Plastic recycling washwater and process water is the water used to wash and clean contaminated and polluted plastic before and during the recycling process. Only clean plastic can be treated to produce a high quality recyclate that can be processed by industry. This wastewater can contain a wide range of contaminants depending on the origin and previous use of the washed and processed plastic. This recycled plastic washwater is purified and reused in the washing process to reduce operating costs for washing plants.
Plastic recycling washwater
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Characteristics of wastewater from the plastic industry
Plastic recycling industry overview
The plastic recycling sector covers a very broad range of plastic types. From post-consumer plastics used for food packaging, to HDPE and PVC plastics use in construction and other applications. The following page gives an overview of the wastewater generated from the recycling of plastics. A washing line is an integral part of any plastic recycling process, and clean water is essential for the process to work.
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The growth of the plastic recycling sector is resulting in a demand for customised and fully integrated closed loop washwater recycling solutions. The range of pollutants present in the wastewater is growing due to new recycling and washing processes being developed such as deinking. This creates a better need to understand the composition of process and washing water from the recycling process.
Process water volumes
Water plays a very important role in the recycling process. From the initial separation of plastics based on density in float and sink tanks, to the conveyance of plastics between different sorting steps. Then in the different washing steps, water is again a critical resource that must be used. Many washing lines may have multiple washing steps. From initial washing to remove coarse substances and pollutants, to washing with ultra-pure water for food grade and medical grade flakes and recycled plastic to be used in plastic films.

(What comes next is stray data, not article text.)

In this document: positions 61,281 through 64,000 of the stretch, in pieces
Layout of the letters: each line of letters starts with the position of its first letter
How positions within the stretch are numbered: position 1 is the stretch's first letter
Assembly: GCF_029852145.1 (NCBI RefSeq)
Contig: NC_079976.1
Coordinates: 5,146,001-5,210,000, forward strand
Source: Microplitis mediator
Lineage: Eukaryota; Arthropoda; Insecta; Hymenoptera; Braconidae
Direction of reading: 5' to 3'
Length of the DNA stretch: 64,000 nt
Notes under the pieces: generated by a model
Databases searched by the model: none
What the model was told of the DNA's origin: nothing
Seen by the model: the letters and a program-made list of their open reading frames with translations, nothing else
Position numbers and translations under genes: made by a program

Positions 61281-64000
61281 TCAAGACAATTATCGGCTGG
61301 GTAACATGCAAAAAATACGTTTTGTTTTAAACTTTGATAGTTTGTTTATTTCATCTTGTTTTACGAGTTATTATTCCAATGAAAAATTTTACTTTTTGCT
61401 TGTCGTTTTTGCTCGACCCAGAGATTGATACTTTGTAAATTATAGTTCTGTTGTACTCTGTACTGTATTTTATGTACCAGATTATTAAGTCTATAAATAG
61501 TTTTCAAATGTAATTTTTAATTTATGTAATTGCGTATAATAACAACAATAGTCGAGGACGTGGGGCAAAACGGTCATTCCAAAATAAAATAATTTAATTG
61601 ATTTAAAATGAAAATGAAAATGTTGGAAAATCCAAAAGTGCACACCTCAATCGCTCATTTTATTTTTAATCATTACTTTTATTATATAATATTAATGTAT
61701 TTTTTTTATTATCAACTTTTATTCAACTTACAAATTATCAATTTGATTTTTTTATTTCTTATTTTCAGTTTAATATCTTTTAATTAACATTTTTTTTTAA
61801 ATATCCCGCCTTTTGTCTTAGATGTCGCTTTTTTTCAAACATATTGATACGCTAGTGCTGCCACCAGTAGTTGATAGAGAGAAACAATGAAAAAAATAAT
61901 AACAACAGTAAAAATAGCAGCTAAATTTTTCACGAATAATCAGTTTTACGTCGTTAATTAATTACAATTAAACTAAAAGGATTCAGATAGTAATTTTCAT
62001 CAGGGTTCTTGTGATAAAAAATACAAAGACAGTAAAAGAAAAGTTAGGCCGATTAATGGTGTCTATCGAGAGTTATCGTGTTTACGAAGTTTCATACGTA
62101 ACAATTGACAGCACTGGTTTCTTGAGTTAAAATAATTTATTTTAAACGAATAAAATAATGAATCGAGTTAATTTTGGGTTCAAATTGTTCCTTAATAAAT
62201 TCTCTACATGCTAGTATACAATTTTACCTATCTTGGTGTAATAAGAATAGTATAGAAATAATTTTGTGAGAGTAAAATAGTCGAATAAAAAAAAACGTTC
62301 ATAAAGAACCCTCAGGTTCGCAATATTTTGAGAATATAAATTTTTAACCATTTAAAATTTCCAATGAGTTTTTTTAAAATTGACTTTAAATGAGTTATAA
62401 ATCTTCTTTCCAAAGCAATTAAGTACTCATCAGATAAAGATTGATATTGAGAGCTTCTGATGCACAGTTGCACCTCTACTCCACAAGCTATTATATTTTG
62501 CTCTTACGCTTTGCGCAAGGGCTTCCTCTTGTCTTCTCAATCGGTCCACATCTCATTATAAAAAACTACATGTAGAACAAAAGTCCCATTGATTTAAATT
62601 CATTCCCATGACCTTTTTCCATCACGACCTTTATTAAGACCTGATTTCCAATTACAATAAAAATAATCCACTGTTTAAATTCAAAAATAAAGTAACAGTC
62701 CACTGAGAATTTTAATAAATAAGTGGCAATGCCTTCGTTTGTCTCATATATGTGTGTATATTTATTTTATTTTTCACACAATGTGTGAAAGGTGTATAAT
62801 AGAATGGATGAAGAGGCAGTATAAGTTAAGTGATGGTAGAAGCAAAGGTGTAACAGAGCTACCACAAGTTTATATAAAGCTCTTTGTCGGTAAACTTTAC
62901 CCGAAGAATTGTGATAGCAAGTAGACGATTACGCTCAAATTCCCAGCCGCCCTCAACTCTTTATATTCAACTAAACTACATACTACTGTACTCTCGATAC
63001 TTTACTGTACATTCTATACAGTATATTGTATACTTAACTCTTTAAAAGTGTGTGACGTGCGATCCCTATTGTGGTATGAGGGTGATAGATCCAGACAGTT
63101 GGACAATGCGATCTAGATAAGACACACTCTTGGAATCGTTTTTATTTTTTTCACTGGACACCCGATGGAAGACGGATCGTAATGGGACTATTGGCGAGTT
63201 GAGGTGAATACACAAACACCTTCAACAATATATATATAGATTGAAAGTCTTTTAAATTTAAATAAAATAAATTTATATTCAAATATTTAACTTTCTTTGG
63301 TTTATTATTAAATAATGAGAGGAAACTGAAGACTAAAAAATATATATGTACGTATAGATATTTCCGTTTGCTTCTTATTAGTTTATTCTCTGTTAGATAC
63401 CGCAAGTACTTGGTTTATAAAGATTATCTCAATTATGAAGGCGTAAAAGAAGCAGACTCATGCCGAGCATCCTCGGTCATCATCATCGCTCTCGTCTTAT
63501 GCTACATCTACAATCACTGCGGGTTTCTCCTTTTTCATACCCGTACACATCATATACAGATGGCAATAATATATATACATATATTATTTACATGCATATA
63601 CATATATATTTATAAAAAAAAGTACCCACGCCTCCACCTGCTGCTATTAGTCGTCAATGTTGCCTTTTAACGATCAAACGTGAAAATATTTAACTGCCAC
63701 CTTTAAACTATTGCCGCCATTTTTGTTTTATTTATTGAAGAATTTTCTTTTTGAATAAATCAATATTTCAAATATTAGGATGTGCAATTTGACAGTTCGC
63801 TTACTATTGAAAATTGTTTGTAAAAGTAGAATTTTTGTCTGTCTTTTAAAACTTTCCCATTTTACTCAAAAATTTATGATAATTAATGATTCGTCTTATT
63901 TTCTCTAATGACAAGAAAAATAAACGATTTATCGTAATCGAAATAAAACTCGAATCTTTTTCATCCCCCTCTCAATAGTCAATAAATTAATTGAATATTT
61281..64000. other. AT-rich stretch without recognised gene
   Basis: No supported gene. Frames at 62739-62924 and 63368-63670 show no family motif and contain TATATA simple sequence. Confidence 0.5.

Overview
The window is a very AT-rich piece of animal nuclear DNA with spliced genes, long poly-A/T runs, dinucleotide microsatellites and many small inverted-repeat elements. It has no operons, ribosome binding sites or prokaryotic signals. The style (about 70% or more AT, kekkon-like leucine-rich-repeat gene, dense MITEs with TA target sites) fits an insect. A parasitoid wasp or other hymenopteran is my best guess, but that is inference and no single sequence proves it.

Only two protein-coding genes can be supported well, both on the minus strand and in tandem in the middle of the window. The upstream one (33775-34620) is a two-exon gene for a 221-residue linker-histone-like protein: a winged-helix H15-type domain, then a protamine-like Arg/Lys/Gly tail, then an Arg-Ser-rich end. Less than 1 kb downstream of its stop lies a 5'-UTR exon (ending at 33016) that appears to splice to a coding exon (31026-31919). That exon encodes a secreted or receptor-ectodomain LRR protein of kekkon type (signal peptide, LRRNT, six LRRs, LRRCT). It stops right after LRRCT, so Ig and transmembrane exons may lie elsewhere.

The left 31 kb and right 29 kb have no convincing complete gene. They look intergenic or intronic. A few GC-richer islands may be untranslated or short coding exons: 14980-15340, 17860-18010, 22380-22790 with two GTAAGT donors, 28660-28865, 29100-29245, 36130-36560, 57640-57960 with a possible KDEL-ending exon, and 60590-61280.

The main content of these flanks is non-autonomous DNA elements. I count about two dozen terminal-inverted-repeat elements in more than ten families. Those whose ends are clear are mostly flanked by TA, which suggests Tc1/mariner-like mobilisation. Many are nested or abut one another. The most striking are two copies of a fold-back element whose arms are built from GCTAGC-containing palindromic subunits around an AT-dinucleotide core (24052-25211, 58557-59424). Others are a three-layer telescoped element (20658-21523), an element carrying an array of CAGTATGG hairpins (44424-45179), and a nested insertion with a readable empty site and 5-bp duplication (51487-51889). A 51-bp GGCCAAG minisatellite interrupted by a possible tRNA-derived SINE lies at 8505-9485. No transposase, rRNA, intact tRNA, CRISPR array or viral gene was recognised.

A typical washing line can use approximately 25 m3/hour of water. Additional side streams can also exist in a washing line for different water qualities. If you consider the cost to buy 1 m3 of water from the water utility, and the cost to dispose of 1 m3 of polluted washing water into the municipal sewer network, the need to reuse water in a closed loop becomes necessary for cost effective operation of a plastic washing line. With a closed loop reuse system there can be a water loss per day of just 2-5%.
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Regardless of whether the washing line and the plastic recycling line is operating using batch or continuous water flow, a customised solution can be developed to suit site specific requirements of space, water quality and cost.
Process water composition
The composition of plastic recycling washwater can be difficult to categorise. But by looking at the individual uses for plastic this can assist with a better understanding of the pollutants that can be present in plastic recycling process water. Some pollutants are very easy to remove, such as oils and suspended solids. Other pollutants such as glue used for labels and ink can require customised treatment steps to clean the washwater and allow reuse.
The following table shows typical average values obtained from real projects completed by PPU recycling different plastics.
PET is the most widely recycled plastic. PET is transformed into r-PET flakes which have many uses. When considering the pollutants that can arise from the recycling of PET, in particular PET bottles and containers, you must consider the liquid or product they hold.
PET material is primarily used for beverage bottles but also food packaging or bubble wrap. The myriad types of food that can be stored in PET containers pose a challenge, as the contaminant load of each batch of plastic that is recycled can vary significantly depending on the origin and type of food.